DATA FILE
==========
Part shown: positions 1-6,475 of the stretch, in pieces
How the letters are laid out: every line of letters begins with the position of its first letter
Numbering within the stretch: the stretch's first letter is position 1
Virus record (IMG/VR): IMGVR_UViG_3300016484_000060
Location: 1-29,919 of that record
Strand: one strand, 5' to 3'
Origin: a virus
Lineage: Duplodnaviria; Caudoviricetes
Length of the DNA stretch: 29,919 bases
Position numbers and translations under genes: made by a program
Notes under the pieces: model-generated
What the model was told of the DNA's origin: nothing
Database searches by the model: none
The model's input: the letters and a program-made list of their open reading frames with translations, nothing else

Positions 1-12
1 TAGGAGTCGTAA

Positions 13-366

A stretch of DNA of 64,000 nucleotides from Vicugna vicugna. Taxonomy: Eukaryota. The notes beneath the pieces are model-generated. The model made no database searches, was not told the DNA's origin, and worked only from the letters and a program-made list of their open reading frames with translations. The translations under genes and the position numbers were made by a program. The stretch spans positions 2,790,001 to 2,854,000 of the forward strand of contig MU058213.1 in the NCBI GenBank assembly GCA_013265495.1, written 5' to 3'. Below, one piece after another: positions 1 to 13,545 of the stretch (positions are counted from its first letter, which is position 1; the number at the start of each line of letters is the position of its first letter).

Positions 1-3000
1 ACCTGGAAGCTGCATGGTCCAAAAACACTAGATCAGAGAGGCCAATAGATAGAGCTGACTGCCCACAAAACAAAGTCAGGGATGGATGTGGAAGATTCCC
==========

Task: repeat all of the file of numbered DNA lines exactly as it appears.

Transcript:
Part shown: positions 1-6,475 of the stretch, in pieces
How the letters are laid out: every line of letters begins with the position of its first letter
Numbering within the stretch: the stretch's first letter is position 1
Virus record (IMG/VR): IMGVR_UViG_3300016484_000060
Location: 1-29,919 of that record
Strand: one strand, 5' to 3'
Origin: a virus
Lineage: Duplodnaviria; Caudoviricetes
Length of the DNA stretch: 29,919 bases
Position numbers and translations under genes: made by a program
Notes under the pieces: model-generated
What the model was told of the DNA's origin: nothing
Database searches by the model: none
The model's input: the letters and a program-made list of their open reading frames with translations, nothing else

Positions 1-12
1 TAGGAGTCGTAA

Positions 13-366

A stretch of DNA of 64,000 nucleotides from Vicugna vicugna. Taxonomy: Eukaryota. The notes beneath the pieces are model-generated. The model made no database searches, was not told the DNA's origin, and worked only from the letters and a program-made list of their open reading frames with translations. The translations under genes and the position numbers were made by a program. The stretch spans positions 2,790,001 to 2,854,000 of the forward strand of contig MU058213.1 in the NCBI GenBank assembly GCA_013265495.1, written 5' to 3'. Below, one piece after another: positions 1 to 13,545 of the stretch (positions are counted from its first letter, which is position 1; the number at the start of each line of letters is the position of its first letter).

Positions 1-3000
1 ACCTGGAAGCTGCATGGTCCAAAAACACTAGATCAGAGAGGCCAATAGATAGAGCTGACTGCCCACAAAACAAAGTCAGGGATGGATGTGGAAGATTCCC